Local Improvement District (LID)

LID AFormation of a Local Improvement District (LID) provides a method by which improvements can be made on a county road or local access road with the cost of the improvements being assessed against the benefitting properties. Once the roadway project is completed the ongoing maintenance of the roadway either remains with or will become the responsibility of Jackson County. The process of forming an LID has several steps with many of them connected to Oregon Revised Statutes and County Ordinances. A typical LID formation involving several property owners will take 2 to 3 years from the submittal of the completed petition to the end of construction and final assessment. Typically, construction will occur during the summer construction season of April through October with the final assessment determined and approved that winter. In addition to the commonly asked questions which follow, please see the attached PDF below which describes many of the steps in significant detail.

Who draws up the petition for a Local Improvement District (LID)?
Jackson County Roads will assist the petitioner in drawing up the petition.
What is the most common use of an LID?
This is a way to improve a local access road to county standards.  Another less common use would be to improve an existing county-maintained road such as changing it from gravel to a paved surface.
Will Jackson County accept the local access road as a county road when the improvement is completed?
Yes, if the road is constructed to county standards.
Can improvements to local access roads be made using the LID method if the improvements are less than the county standards?
No, not at this time.
What is the method of assessment?
The most common method of assessment is by zoning unit (the smallest lot size allowed using the zoning at the time of the assessment).  Other methods of assessment are by dwelling unit, by front-foot, by area, or a combination of these methods.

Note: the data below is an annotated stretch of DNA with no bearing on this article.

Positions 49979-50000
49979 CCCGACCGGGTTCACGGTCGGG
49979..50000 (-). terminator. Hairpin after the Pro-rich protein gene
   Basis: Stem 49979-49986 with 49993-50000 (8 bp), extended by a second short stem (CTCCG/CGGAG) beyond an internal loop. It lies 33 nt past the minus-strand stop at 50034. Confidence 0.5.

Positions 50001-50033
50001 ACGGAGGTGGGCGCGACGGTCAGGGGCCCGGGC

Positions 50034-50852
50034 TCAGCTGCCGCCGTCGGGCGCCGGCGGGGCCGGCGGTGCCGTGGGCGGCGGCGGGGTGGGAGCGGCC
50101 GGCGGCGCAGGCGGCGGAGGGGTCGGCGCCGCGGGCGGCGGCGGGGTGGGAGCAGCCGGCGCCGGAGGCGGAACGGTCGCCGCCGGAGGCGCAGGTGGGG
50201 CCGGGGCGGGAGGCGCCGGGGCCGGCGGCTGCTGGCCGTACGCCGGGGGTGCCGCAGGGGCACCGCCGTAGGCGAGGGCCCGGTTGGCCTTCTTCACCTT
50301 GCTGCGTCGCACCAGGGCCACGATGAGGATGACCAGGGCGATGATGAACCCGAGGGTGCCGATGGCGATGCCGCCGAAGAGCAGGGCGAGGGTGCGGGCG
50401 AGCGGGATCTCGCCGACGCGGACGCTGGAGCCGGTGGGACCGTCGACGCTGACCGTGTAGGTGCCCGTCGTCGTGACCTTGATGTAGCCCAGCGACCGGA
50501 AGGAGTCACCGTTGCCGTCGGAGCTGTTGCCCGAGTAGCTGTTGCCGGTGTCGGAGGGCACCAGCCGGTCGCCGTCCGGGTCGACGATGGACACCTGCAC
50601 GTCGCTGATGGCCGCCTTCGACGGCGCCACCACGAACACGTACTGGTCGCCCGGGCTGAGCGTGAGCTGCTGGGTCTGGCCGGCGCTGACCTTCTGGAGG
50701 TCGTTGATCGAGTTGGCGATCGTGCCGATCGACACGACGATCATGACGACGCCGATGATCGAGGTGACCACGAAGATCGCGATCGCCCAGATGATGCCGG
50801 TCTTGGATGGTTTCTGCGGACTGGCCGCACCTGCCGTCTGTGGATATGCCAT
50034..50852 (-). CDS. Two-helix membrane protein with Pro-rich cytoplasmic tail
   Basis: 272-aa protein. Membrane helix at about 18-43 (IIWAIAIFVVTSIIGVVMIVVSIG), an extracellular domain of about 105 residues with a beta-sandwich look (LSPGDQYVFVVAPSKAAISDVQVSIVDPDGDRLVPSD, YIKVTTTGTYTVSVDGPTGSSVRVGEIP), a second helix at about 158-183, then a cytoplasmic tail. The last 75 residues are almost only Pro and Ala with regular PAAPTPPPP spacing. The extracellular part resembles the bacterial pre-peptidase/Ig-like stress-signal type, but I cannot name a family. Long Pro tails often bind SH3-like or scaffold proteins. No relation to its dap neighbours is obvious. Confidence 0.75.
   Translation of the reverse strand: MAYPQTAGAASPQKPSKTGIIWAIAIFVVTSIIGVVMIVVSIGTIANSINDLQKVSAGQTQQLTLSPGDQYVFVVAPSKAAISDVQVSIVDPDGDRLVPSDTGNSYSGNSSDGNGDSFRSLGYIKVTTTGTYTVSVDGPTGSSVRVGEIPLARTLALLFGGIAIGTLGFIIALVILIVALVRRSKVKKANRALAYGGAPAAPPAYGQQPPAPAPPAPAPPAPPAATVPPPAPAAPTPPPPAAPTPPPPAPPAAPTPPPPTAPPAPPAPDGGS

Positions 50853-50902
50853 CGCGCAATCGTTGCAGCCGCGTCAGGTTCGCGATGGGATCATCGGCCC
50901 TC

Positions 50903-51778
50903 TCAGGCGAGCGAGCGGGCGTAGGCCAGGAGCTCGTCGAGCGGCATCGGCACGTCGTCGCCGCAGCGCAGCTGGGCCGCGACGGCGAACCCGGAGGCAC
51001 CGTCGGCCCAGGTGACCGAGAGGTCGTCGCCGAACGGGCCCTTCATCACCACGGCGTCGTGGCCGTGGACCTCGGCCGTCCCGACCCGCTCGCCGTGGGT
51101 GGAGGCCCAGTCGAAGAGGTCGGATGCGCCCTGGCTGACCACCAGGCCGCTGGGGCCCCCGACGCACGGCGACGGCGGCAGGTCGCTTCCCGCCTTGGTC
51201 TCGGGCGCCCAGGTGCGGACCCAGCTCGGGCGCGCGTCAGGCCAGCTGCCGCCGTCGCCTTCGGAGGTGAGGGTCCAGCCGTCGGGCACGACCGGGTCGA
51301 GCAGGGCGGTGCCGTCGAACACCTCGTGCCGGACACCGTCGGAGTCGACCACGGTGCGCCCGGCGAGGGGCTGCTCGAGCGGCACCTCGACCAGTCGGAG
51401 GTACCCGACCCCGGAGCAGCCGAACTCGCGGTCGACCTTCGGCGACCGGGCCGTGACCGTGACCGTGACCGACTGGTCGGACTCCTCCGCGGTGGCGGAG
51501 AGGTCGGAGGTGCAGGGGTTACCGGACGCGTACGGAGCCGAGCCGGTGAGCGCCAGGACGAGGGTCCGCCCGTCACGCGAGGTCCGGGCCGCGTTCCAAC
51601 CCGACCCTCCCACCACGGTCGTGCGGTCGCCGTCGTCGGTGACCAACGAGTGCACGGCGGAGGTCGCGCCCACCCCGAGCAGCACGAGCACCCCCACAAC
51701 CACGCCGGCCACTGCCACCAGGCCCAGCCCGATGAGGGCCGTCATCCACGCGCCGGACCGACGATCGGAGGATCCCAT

Will my property be assessed even if I vote 'No'?
Since the overall project is determined by a majority of property owners, the reality is that even property owners who vote 'No' can be assessed and have a lien placed on their property.  Although different than a tax or bond measure in many ways, the concept of everyone paying for a project/service which only 75% of the voters wanted to happen holds true.  Communication with your affected neighbors is a critical component to avoid misunderstandings.
For how many years can the assessment be financed?
Assessments can be financed for a maximum of 15 years. There are no penalties for early payoffs.
What is the interest rate?
The interest rate is set in part using either the T-bill rate at the time of the final hearing or the bond interest rate which is received when the bonds are issued.  An additional 1.25% is added to the T-bill/bond rate to come to the final rate which will be used for payments over time.
When are payments due if I choose to finance over time?
For property owners who choose to finance the assessment, semi-annual payments are due by June 10 and December 10 each year with interest beginning to accrue when the final assessment is made.
Can I payoff my LID assessment at any time?
Yes.  Property owners can pay the LID assessment in full within 30 days of final assessment and will therefore avoid the lien being placed on their property.  Additionally, if the property owner chooses to finance the amount over time, they can make early or additional payments at any time without penalty.
Can my lien/loan be subrogated to a secondary position to allow additional home refinancing option?
No.  State law prohibits the government lien to be subrogated and moved to a lesser standing.  Many lenders will desire to fully pay off an LID lien/loan when refinancing a home mortgage.  Contact our office for a payoff amount based on a date of your choosing.
What are the County's policies related to late payments?
LID BState law requires the County to initiate foreclosure proceedings on any property which is delinquent in excess of 12 months. Property owners are therefore strongly encouraged to keep their account current and in good standing.